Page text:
Quite one of the most encouraging features of 1953 was the progress made by the young brigade, particularly K. G. Suttle and N. I. Thomson. Suttle, a left-handed bat, scored 1,377 runs and was always ready to use his feet and attack the bowling. At all times his fielding was brilliant. He was rewarded with an invitation to tour West Indies with the M.C.C. team. Thomson took 101 wickets in his first season as a professional, and was a fine replacement for the faithful Jim Cornford who has gone to live in Rhodesia. A. E. James took 104 wickets with his good length bowling, while Oakman, until he broke a finger at the end of July, put up some fine performances with his spin bowling. Young Jim Parks, son of J. H., returned from service in the R.A.F. and scored 1,277 runs, but he did not get going as well as many had hoped. However, there is a great future, I am sure, for this young player.
Nor must Jim Wood be forgotten. Although not as successful as in previous years he was always one of the hardest triers in the team. The end of the school term brought this year's captain, Hubert Doggart, into the side and with Robin Marlar, the 1953 Cambridge captain bowling magnificently, Sheppard was able to captain a great match-winning side.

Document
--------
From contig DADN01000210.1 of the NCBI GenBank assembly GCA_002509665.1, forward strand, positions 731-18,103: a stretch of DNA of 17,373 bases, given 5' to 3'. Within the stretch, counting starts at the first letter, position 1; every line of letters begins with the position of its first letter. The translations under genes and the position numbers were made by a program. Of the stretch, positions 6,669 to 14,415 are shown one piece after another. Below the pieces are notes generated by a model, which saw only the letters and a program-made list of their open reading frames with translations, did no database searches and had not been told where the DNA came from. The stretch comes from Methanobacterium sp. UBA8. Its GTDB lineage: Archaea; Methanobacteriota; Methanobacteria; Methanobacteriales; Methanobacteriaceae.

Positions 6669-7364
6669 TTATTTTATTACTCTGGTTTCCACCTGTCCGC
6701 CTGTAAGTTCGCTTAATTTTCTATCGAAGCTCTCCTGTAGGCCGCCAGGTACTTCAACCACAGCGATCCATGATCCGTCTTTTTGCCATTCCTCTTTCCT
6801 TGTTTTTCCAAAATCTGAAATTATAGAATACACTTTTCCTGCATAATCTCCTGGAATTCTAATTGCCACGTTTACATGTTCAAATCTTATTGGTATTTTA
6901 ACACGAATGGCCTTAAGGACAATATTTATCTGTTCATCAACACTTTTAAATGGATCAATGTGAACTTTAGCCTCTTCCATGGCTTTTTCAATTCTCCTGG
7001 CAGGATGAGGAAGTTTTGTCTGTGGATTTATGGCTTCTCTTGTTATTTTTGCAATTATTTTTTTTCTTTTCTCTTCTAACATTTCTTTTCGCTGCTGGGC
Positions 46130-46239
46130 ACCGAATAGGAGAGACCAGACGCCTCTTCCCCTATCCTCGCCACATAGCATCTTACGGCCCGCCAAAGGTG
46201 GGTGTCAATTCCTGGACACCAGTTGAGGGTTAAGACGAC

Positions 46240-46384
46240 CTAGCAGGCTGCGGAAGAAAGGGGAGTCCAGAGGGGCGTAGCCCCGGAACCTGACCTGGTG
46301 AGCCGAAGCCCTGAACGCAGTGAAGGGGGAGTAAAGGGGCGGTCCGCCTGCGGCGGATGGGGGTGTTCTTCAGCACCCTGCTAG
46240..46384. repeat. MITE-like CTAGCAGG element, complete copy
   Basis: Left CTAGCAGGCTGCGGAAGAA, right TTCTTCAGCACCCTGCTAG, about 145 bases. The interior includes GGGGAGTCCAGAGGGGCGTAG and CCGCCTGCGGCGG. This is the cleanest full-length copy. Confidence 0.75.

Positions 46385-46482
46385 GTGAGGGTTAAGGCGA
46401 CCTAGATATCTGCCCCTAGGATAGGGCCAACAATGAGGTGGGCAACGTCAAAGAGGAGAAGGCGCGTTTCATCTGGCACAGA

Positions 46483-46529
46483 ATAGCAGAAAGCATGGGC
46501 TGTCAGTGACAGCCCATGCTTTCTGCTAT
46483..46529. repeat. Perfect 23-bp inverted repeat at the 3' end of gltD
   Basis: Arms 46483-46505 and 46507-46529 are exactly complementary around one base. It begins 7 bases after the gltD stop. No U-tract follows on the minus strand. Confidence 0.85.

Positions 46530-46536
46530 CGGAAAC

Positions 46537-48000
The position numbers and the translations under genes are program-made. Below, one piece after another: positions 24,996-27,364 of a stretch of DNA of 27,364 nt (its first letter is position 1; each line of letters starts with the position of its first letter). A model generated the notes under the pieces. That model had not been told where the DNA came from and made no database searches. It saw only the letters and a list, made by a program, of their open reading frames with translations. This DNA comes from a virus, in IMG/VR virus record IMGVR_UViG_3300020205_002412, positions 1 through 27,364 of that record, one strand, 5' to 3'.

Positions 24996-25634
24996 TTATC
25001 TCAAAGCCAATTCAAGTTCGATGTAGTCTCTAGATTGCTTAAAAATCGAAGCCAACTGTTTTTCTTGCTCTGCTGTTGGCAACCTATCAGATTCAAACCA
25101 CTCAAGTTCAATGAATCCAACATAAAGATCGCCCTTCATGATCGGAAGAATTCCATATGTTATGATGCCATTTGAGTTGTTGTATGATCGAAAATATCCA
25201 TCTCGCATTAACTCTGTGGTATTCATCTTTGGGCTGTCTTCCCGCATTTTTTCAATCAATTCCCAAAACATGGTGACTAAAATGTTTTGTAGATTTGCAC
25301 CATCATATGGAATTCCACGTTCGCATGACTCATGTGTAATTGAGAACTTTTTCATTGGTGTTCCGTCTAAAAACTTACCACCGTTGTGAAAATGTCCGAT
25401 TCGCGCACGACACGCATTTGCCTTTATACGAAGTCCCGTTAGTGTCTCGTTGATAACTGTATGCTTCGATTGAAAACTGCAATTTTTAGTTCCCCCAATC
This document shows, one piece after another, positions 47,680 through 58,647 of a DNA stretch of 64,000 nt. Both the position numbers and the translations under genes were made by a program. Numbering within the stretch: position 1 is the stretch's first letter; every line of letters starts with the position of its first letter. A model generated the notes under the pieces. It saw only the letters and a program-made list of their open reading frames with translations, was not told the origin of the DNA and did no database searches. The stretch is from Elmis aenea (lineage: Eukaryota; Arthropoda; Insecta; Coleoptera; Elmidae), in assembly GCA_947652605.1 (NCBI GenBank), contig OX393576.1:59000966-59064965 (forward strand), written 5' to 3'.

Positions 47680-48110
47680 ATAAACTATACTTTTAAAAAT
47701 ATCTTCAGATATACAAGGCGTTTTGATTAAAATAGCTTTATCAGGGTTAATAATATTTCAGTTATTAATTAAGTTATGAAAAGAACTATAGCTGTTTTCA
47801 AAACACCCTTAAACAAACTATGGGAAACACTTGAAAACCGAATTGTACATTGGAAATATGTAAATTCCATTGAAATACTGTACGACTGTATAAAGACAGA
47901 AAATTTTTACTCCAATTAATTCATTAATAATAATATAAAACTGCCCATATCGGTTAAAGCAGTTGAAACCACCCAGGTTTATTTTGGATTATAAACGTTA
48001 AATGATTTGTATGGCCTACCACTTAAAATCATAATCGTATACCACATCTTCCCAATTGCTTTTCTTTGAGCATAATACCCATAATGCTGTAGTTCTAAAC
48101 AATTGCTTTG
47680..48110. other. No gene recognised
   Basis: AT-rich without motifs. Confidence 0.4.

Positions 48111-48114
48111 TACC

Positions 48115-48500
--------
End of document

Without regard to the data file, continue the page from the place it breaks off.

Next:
Our President, the Duke of Norfolk, has taken a real and lively interest in all the county games. He has given a lead that puts inspiration and stimulation into the hearts of all keen Sussex cricket lovers. Arrangements for the Coronation occupied a tremendous amount of His Grace's time, but he managed to see many of our county games. His own match at the beautiful Arundel Park ground against H.R.H. the Duke of Edinburgh's XI attracted over 30,000 people and renewed memories of that match of 1728. The Chairman of the Sussex Committee, Mr. A. K. Wilson, is another enthusiast to whom the county owes a great deal, and Lieut.-Col. G. S. Grimston, our energetic Secretary, hopes to have his reward in seeing Sussex go from strength to strength.